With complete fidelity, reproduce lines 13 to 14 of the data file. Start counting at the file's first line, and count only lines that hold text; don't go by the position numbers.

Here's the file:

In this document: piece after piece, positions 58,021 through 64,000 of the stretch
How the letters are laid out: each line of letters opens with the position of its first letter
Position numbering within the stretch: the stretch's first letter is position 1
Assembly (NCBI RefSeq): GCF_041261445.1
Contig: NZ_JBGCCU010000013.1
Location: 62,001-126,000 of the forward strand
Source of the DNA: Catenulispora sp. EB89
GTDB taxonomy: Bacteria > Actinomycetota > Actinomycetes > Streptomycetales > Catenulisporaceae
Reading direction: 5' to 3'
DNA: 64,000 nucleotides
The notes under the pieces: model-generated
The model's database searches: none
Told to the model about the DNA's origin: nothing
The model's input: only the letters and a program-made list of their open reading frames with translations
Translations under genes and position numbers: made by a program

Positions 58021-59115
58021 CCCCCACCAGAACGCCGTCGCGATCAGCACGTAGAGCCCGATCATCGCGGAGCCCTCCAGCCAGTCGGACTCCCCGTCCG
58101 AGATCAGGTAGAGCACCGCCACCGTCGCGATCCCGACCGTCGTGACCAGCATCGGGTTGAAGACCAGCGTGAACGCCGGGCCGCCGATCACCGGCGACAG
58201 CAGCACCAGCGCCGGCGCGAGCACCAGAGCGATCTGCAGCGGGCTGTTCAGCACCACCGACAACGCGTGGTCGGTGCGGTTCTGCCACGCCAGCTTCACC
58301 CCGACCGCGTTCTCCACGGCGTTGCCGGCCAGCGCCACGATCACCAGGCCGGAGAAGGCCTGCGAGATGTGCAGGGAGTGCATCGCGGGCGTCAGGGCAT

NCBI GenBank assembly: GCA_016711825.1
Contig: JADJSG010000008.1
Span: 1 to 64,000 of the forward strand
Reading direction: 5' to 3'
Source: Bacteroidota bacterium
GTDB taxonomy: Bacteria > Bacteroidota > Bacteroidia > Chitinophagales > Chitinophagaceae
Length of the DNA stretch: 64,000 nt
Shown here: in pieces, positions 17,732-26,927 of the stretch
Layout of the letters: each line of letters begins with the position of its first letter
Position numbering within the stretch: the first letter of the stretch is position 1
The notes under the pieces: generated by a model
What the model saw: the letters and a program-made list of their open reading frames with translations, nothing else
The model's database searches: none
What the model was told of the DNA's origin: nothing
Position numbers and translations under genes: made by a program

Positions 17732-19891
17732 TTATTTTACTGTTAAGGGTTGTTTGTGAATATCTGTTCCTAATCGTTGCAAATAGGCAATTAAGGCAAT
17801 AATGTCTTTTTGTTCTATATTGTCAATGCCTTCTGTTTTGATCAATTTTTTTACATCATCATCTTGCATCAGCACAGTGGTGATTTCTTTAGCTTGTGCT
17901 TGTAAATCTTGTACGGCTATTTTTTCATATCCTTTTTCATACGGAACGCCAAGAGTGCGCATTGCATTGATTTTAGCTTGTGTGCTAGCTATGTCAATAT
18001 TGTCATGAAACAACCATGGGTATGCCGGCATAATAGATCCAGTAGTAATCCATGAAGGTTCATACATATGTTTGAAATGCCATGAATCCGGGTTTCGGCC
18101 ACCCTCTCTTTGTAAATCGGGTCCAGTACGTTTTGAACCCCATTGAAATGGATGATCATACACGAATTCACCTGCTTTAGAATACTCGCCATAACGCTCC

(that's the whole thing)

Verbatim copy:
Told to the model about the DNA's origin: nothing
The model's input: only the letters and a program-made list of their open reading frames with translations